A new presentation from the Dallas Fed has a chart that caught my eye. It shows how employment in one key part of the industry — extraction and supporting activities — has not bounced back alongside U.S. production, which fell sharply in 2015 after prices collapsed but has been moving up again for a year and heading for record levels.
Between the lines: Kunal Patel, a senior research analyst with the Dallas Fed, offered some insight in an email exchange:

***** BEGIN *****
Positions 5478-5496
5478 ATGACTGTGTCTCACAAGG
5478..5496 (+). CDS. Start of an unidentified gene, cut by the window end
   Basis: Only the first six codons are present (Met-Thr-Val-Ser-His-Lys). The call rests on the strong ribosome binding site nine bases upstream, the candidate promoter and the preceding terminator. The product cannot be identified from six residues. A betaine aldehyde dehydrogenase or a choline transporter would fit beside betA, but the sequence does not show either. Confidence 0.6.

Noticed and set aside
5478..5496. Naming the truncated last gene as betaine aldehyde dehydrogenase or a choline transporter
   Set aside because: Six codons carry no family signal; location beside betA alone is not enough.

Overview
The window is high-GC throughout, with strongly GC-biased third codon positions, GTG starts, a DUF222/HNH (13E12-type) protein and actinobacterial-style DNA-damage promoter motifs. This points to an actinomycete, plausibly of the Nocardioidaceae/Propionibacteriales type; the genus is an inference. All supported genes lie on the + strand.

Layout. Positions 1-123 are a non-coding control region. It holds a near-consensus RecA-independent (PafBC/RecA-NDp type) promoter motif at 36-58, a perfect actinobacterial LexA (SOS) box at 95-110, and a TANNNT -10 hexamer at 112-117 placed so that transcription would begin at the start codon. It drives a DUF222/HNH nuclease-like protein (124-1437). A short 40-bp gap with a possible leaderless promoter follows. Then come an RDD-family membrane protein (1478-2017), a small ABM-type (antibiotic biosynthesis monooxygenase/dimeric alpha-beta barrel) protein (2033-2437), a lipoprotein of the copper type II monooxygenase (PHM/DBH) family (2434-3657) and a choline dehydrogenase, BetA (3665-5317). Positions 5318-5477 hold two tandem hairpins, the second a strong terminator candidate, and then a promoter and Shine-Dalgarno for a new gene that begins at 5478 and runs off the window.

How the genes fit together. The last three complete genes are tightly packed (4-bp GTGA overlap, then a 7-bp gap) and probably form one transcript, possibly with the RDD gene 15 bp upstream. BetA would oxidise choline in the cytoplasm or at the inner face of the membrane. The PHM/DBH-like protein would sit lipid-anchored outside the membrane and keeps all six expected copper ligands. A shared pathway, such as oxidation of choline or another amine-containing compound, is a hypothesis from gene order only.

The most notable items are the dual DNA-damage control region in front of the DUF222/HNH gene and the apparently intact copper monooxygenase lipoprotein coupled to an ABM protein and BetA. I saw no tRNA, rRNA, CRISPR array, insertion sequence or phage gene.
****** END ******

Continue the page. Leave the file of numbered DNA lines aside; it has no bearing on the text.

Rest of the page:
"There are likely a variety of factors causing employment to not keep up with rising production. Primarily, efficiency gains (faster drill times and more production output per well) are allowing operators to produce more with less people," Patel said.
- Some evidence: He notes that the oil rig count as November 10 was 738, which is slightly under half of the 2014 average, yet production has risen by by about a million barrels per day over the last year to the current level of roughly 9.6 million barrels per day.
"Additionally, greater use of technology is likely leading to automation of some tasks and allowing operators to be streamlined and more efficient. Big data has also allowed the industry to be more efficient," Patel said.